PUMA
Istituto di Fisiologia Clinica     
Sbrana F., Puntoni M., Bigazzi F., Landi P., Sampietro T., Rossi G., Rovai D. High Density Lipoprotein Cholesterol and Outcame in Coronary Heart Disease: an Intriguing Relationship. In: Circulation, vol. 124 p. -. American Heart Association, 2011.
 
 
Abstract
(English)
Purpose: As originally demonstrated by the Framingham Study, high density lipoprotein (HDL) cholesterol levels are inversely associated with cardiovascular risk. In the present study, we investigated the effect of different levels of HDL cholesterol on the outcome of patients with known coronary heart disease (CHD). Methods: We prospectively examined 2322 consecutive patients (age 6710 years, 79% male) with chronic CHD, defined by a >50% coronary stenosis and/or a previous myocardial infarction (MI). HDL cholesterol levels were low (<35 mg/dL) in 736 patients (32%), normal (35-60 mg/dL) in 1464 (63%), high (>60 mg/dL) in 122 (5%). Results: During follow-up (median 46 months), 223 patients (9.6%) developed a cardiac event: cardiac death in 143 patients and non-fatal MI in 80. As expected, cardiac event-free survival was lower in patients with low compared to normal HDL cholesterol (hazard ratio [HR] 1.98, 95% confidence interval [CI] 1.5 to 2.6, p <0.0001). Surprisingly, event-free survival was also lower in patients with high HDL compared to normal HDL cholesterol (HR 1.78, 95% CI 1.03 to 2.87, p = 0.039). The prognostic impact of low HDL cholesterol persisted (p <0.0001) after adjustment for age, sex, diabetes mellitus, left ventricular systolic function, extent of coronary stenoses, LDL cholesterol, triglycerides, complete blood count, thyroid and renal function. Conversely, the impact of elevated HDL cholesterol disappeared (p =0.40) after adjustment for age, body mass index, thyroid dysfunction and left ventricular ejection fraction. Despite being less frequently male (p <0.001), obese (p <0.05) and diabetic (p < 0.05) patients with elevated HDL cholesterol were 3 years older than those with normal HDL and 5 years older than those with low HDL cholesterol (p <0.0001). Conclusions: Although elevated HDL cholesterol is not associated with cardiac event-free survival at multivariate analysis, patients with elevated HDL cholesterol develop cardiac events similarly to those with low HDL, but at a more advanced age.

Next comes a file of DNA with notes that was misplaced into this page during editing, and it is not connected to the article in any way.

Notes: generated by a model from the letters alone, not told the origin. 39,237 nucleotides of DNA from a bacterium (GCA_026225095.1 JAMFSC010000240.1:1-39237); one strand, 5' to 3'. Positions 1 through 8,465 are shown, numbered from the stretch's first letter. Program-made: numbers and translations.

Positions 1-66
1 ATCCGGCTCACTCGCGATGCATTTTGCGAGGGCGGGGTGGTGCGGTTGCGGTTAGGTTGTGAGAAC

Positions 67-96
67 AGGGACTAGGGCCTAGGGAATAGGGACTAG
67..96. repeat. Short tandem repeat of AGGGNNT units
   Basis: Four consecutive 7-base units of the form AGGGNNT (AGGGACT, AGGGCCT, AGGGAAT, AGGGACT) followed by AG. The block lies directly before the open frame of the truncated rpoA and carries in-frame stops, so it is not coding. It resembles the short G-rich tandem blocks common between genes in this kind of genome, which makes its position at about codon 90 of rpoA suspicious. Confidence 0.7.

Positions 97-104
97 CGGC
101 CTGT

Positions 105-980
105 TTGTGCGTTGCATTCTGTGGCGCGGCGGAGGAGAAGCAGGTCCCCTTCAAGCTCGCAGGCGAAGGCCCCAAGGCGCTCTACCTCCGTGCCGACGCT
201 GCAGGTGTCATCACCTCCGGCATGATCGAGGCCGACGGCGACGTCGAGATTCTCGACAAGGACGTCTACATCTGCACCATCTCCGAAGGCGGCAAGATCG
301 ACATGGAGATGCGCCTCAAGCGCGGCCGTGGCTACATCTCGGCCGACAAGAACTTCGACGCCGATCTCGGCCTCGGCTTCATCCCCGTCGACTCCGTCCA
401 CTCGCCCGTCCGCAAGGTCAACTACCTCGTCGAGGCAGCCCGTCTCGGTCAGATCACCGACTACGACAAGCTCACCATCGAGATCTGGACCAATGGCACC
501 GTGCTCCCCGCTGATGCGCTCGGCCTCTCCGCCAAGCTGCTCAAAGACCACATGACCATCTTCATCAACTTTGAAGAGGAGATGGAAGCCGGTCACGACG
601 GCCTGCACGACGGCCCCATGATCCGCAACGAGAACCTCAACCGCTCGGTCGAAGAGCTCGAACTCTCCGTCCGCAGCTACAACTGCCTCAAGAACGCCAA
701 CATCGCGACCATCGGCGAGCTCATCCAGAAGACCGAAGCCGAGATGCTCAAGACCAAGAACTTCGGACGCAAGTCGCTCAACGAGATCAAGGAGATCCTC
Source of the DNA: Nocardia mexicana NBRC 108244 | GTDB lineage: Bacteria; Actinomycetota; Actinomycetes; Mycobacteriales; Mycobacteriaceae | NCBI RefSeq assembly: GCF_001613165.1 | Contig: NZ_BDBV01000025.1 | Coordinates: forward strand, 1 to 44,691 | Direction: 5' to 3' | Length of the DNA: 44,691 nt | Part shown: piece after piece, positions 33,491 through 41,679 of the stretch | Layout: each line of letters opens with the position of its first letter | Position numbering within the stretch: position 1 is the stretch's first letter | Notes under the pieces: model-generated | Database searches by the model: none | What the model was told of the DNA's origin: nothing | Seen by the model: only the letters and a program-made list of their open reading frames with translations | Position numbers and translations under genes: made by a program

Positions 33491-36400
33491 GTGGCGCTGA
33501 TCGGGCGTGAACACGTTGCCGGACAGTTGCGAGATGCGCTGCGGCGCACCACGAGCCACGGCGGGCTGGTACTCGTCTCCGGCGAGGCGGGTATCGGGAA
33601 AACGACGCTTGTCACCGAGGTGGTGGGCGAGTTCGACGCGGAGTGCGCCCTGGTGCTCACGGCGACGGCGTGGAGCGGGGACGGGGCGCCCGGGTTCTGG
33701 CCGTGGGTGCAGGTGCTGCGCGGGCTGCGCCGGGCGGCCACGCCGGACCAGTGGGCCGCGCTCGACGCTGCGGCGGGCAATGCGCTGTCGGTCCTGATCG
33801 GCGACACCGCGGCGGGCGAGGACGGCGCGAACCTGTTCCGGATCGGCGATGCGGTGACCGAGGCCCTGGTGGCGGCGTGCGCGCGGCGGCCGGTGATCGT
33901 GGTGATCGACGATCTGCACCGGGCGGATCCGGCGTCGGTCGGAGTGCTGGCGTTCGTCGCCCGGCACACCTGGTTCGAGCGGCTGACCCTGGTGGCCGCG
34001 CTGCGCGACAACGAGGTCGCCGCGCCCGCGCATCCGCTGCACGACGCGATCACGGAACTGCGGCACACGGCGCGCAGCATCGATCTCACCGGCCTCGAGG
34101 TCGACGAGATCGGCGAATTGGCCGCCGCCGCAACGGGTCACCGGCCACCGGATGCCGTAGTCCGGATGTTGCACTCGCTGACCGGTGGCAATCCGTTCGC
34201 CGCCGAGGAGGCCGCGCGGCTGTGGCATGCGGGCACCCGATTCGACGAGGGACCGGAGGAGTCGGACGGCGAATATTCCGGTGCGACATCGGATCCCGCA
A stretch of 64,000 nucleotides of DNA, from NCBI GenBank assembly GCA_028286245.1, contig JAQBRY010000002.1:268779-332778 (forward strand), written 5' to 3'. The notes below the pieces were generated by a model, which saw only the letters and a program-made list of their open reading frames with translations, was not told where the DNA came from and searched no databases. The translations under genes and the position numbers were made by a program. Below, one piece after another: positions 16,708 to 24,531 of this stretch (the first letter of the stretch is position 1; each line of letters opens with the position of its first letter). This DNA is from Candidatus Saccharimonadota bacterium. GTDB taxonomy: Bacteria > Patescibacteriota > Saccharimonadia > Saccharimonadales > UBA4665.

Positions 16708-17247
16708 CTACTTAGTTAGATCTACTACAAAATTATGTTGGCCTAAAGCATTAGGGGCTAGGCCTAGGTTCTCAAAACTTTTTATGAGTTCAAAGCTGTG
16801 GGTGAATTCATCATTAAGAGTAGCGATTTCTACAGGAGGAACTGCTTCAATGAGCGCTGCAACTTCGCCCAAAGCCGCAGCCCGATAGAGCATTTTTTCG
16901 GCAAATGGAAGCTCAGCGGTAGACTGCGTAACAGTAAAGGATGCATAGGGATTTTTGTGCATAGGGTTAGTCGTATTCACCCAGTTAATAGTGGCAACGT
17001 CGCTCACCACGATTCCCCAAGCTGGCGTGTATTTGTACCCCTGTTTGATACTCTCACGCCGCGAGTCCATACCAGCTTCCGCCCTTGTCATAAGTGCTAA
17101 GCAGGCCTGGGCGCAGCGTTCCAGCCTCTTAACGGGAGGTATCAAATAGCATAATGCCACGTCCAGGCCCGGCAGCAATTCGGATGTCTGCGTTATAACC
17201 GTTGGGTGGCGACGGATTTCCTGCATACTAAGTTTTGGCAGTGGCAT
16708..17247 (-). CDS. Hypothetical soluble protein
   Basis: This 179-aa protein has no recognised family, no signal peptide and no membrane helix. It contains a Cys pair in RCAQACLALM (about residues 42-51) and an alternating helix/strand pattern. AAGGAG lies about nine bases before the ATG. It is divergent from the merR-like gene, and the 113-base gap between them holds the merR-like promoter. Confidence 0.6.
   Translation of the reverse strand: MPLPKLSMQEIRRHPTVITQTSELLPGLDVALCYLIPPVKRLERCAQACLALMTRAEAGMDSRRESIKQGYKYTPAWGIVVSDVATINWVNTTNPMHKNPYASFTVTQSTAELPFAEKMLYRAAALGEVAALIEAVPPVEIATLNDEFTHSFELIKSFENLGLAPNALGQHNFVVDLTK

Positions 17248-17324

Subject High Density Lipoprotein Cholesterol Outcame Coronary Heart Disease


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